Connect with us

Thrive

What the unpublicized White House report says about Covid-19 in Florida

Margie Manning

Published

on

Photo by Mika Baumeister on Unsplash

The state of Florida should mandate masks in all counties with rising test percent positivity, according to a document prepared for the White House Coronavirus Task Force.

The document, dated July 14, has not been publicized but was obtained by the Center for Public Integrity, a nonprofit newsroom in Washington, D.C. The Center published the full document here.

Florida is one of 18 states in the “red zone” with more than 100 new cases per 100,000 population last week, the Center for Public Integrity said. Florida had 308 new cases per 100,000 population in the past week, compared to the national average of 119 per 100,000.

Florida also is one of 11 states in the “red zone” for test positivity, meaning more than 10 percent of diagnostic test results came back positive. The Florida positivity rate last week was 18.6 percent, while the national rate was 9.6 percent.

Florida had 417 Covid-19 deaths last week, or 2 per 100,000, twice the national rate of 1 per 100,000 deaths, the report said.

Florida Gov. Ron DeSantis has declined to issue a mask mandate although the Pinellas County Board of County Commissioners approved a face covering requirement for anyone in an indoor public space late last month. Hillsborough County has a similar requirement.

The Tampa-St. Petersburg-Clearwater metro area, along with Pinellas and Hillsborough counties, are among the Florida metro areas and counties in the red zone. Policy recommendations for counties in the red zone include public messaging about wearing a mask at all times when outside the home and maintaining physical distance.

The document said public officials should close bars and gyms for counties in the red zone. DeSantis’ administration closed bars in late June, reversing an earlier decision that allowed bars to open. Gyms remain open in Florida and locally.

The document also said public officials should create outdoor dining opportunities with pedestrian areas — an action Mayor Rick Kriseman took in May.

Testing recommendations for counties in the red zone include a move to community-led neighborhood testing and work with local community groups to increase access to testing, as well as surge testing and contact tracing resources for neighborhoods and ZIP codes with the highest case rates.

Many of the recommendations for Florida already are in place in three South Florida counties — Palm Beach, Broward and Miami-Dade — that were not included in the second phase of the state reopenings, according to the Palm Beach Post.  Under the Phase Two reopening in the rest of the state, groups of up to 50 can gather and restaurants can seat people indoors at up to 50 percent of their maximum capacity.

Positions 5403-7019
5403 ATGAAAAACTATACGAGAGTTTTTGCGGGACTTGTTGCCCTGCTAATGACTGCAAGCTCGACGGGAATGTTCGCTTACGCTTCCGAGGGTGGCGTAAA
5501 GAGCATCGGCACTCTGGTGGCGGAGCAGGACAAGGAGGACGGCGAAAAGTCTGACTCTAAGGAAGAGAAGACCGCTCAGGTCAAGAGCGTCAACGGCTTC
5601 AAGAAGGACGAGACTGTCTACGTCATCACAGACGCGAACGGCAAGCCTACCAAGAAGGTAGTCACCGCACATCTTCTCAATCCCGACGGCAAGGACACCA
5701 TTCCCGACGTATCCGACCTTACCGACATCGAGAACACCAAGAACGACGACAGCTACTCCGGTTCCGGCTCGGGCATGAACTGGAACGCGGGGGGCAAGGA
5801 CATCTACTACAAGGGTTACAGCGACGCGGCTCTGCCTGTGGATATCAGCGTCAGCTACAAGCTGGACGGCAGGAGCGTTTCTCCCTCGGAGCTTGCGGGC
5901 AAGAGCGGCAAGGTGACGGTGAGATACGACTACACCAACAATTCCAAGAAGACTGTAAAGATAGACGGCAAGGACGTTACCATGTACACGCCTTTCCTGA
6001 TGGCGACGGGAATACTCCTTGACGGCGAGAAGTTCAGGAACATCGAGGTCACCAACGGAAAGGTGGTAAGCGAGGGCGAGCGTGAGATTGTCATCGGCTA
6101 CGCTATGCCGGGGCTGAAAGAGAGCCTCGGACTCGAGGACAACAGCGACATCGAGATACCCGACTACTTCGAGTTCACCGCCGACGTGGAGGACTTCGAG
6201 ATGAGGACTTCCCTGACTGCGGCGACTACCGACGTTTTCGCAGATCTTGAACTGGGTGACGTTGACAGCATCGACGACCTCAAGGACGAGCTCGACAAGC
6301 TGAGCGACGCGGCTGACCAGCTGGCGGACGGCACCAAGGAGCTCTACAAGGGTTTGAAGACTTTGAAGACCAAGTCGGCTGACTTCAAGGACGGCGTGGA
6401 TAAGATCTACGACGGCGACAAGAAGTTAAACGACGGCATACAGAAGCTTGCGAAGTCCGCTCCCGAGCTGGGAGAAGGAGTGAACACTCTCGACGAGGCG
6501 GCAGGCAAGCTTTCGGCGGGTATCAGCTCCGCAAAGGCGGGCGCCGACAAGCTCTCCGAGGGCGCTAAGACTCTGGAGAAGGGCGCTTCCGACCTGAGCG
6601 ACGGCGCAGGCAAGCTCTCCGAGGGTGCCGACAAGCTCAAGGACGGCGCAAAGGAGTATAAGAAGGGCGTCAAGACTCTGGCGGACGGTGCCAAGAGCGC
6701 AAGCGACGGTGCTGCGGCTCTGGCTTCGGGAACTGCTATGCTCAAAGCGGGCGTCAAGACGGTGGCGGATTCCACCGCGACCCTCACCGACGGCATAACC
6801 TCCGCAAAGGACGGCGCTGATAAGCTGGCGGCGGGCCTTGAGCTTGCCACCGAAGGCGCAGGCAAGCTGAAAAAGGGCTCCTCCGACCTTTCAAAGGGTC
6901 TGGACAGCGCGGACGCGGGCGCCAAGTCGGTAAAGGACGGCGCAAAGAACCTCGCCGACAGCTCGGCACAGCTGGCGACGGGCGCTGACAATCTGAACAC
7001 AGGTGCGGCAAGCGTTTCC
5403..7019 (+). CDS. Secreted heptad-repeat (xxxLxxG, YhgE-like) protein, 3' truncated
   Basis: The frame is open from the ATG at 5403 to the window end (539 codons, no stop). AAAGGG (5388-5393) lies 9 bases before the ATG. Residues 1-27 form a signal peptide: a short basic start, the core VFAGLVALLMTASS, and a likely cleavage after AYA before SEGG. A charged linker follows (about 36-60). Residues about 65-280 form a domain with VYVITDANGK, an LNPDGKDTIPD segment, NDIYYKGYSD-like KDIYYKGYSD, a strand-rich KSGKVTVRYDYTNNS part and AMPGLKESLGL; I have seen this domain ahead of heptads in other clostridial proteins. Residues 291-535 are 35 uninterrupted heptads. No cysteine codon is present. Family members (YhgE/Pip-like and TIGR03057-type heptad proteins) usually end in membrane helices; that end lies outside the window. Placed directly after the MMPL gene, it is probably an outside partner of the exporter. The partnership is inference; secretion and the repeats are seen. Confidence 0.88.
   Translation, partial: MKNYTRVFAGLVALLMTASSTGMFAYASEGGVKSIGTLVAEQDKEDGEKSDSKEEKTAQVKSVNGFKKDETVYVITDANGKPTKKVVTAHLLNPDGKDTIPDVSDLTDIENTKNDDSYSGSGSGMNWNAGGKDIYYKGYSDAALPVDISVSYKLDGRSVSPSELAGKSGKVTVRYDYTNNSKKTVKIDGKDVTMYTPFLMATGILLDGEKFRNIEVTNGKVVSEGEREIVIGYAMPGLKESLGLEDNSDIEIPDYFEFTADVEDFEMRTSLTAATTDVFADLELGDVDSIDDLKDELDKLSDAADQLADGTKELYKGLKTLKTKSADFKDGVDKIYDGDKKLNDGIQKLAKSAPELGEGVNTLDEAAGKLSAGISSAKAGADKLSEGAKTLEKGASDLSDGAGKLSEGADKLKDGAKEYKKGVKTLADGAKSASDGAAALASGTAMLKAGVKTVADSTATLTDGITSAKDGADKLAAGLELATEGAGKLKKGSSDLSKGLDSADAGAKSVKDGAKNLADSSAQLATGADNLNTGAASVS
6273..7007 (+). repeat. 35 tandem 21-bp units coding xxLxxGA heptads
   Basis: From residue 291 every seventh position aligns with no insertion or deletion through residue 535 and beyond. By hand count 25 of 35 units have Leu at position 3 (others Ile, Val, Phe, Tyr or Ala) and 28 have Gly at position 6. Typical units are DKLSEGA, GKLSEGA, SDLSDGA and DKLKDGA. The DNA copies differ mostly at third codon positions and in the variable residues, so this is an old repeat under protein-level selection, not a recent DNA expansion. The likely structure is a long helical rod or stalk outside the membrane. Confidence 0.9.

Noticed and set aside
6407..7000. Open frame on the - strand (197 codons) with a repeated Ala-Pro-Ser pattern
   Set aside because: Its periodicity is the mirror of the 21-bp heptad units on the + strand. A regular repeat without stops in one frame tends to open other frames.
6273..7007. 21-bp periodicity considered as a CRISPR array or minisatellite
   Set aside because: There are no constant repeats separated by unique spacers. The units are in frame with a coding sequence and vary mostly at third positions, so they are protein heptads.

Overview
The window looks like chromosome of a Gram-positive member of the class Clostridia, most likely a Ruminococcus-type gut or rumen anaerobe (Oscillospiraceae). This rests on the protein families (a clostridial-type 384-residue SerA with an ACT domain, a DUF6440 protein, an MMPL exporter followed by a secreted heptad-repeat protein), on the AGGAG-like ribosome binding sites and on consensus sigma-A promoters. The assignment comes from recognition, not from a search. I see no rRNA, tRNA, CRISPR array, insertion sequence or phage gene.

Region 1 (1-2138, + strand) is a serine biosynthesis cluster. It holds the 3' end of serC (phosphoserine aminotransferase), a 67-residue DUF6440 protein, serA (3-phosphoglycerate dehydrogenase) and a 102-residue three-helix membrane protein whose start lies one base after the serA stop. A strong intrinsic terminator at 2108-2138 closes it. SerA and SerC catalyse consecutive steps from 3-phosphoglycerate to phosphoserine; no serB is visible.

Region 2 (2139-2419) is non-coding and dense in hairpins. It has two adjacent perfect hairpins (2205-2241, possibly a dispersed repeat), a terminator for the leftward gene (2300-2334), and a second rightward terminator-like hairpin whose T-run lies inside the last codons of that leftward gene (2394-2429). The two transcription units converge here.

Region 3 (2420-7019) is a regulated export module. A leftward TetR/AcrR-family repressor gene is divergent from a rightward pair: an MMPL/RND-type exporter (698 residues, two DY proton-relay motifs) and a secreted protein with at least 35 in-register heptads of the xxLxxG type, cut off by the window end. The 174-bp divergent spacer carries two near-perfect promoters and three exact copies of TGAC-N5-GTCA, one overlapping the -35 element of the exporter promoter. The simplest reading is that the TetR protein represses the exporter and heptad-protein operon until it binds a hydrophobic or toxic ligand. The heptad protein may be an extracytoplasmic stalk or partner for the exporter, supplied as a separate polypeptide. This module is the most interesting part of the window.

Here’s the full list of recommendations for Florida.

• Continue routine weekly testing of all workers in assisted living and long-term care facilities and require masks and social distancing for all visitors.

• Mandate masks in all counties with rising test percent positivity.

• Keep bars closed in all counties with rising test percent positivity, increase outdoor dining opportunities, decrease indoor dining to 25 percent and limit social gatherings to 10 or fewer people.

• Continue the scale-up of testing, moving to community-led neighborhood testing and working with local community groups to increase household testing of multi-generational households with clear guidance on test positive isolation procedures and mask use.

• Ensure all individuals and households [who were] engaged in any multi-household July 4th activities are immediately tested, either in pools or as individuals. [Note: Pooled testing combines, or “pools,” samples from multiple people and tests them as a group for the coronavirus. It’s a way to dramatically and efficiently increase volume, according to this report in statnews.com]

• Increase messaging of the risk of serious disease in all age groups with preexisting medical conditions, including obesity, hypertension and diabetes mellitus.

• Expand testing capacity in public health labs, adding shifts and weekend shifts to decrease turnaround times and institute 2:1 pools. 

• Expand pooled collections into neighborhoods with household pools, allowing rapid household alerts and household isolation with follow-up individual diagnostic tests. This approach will allow rapid screening of entire neighborhoods and isolation of cases to dramatically decrease spread.

The Center for Public Integrity said the White House did not respond to a request for comment about the report.

 

Continue Reading
Click to comment

Leave a Reply

Your email address will not be published.

By posting a comment, I have read, understand and agree to the Posting Guidelines.

The St. Pete Catalyst

The Catalyst honors its name by aggregating & curating the sparks that propel the St Pete engine.  It is a modern news platform, powered by community sourced content and augmented with directed coverage.  Bring your news, your perspective and your spark to the St Pete Catalyst and take your seat at the table.

Email us: spark@stpetecatalyst.com

Subscribe for Free

Share with friend

Enter the details of the person you want to share this article with.